"I could have some strong words on whether or not I think this plan is worth doing, but I recognize that we're awfully far down in the process," Cormack said during the Monday discussion. "I don't think it's going to achieve the goals and I'll therefore be voting against this."

Kou, meanwhile, lamented the fact that the partial demolition of the cannery building will render it ineligible for the National Register of Historical Places. Kou said she was "incredibly perturbed" with how the cannery is being treated in the planning process. She cited the historical importance of Thomas Foon Chew, an immigrant from China who in 1920 completed construction of what would become the third-largest cannery of fruits and vegetables in the world, according to the city's historical consultants.

"He was a huge employer here in Palo Alto," Kou said. "And to render his building and his significance in such a manner is just dishonorable."

The development agreement tries to acknowledge the cannery's importance by preserving and restoring the front portion of the building and to make its most significant architectural features — including its roof and trusses — open to public inspection. Planning Director Jonathan Lait said the redevelopment would also include an outdoor plaza, public art and an exhibit explaining the historic significance of the cannery.

"While it's not eligible for listing, there are a number of aspects of the project where the city is saying, 'This is important to us and these are the things we think need to be incorporated into it,'" Lait said.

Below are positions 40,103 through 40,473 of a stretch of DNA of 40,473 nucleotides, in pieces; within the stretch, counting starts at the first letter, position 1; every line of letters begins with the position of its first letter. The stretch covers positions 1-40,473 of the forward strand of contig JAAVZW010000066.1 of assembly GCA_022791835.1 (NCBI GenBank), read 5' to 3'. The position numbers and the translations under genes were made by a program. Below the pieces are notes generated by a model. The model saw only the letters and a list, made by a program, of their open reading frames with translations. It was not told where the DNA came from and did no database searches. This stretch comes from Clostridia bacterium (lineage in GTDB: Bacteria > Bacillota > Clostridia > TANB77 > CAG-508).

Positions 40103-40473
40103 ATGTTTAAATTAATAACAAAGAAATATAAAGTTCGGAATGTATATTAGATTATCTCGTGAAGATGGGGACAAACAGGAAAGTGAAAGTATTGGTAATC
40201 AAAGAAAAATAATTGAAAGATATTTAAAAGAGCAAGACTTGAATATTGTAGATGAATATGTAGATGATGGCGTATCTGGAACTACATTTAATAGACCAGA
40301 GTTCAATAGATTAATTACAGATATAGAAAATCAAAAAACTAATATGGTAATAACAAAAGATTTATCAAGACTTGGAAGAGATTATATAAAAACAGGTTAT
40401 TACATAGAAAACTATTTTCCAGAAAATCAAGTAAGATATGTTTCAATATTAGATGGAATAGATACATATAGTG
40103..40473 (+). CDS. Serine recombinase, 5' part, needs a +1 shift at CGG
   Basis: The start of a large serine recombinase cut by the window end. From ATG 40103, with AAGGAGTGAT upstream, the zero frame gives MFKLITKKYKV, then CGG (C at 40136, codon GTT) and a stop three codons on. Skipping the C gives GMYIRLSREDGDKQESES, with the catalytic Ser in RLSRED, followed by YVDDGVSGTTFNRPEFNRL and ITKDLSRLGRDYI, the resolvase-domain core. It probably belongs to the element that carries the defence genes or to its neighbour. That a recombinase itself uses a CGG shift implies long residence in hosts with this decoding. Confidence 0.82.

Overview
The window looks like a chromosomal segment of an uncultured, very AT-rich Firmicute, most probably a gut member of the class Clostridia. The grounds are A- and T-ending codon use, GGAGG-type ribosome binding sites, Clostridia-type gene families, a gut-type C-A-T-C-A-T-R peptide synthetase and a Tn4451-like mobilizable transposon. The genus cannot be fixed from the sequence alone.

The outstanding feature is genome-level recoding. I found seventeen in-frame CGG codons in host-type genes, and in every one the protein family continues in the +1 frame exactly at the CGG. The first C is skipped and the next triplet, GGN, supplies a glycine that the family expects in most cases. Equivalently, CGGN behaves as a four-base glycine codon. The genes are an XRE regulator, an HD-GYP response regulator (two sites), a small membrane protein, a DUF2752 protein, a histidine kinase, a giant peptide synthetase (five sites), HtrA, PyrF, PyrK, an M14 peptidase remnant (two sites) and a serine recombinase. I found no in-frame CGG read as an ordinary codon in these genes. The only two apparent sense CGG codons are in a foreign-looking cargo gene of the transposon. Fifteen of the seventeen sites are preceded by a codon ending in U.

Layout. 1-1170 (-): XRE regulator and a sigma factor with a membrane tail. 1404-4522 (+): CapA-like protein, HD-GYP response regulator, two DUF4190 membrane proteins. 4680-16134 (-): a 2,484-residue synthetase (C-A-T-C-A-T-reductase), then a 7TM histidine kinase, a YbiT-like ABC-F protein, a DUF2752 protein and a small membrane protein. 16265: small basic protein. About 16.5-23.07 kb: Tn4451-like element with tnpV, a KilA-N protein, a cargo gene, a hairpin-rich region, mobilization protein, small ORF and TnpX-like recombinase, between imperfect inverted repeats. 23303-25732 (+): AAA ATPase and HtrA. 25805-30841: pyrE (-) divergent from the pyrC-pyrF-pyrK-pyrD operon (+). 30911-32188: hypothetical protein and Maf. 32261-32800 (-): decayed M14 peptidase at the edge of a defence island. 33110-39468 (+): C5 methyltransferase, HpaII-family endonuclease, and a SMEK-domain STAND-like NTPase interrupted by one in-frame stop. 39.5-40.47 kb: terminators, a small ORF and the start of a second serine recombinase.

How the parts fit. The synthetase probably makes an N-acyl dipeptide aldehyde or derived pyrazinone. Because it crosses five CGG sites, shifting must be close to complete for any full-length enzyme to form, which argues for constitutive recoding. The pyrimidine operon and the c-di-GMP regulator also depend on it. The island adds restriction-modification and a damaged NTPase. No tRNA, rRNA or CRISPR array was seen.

Under the council's preferred alternative, Portage Avenue would be turned into a "woonerf" (or "living street") with traffic calming, low speed limits and shared spaces for pedestrians, bicyclists and motorists. Ventura residents had insisted at the onset of the planning process that they don't want to see more cars on Portage or other major streets in the planning area. But DuBois suggested that creating a woonerf on Portage could make it difficult for residents in the new housing developments to drive in and out of the site. He urged staff to evaluate alternatives in the environmental analysis that would eliminate the woonerf, a proposal that most of his colleagues supported.

"I'm just concerned about how the people will actually get around in those areas," DuBois said.

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Gennady Sheyner
 
Gennady Sheyner covers the City Hall beat in Palo Alto as well as regional politics, with a special focus on housing and transportation. Before joining the Palo Alto Weekly/PaloAltoOnline.com in 2008, he covered breaking news and local politics for the Waterbury Republican-American, a daily newspaper in Connecticut. Read more >>

Follow Palo Alto Online and the Palo Alto Weekly on Twitter @paloaltoweekly, Facebook and on Instagram @paloaltoonline for breaking news, local events, photos, videos and more.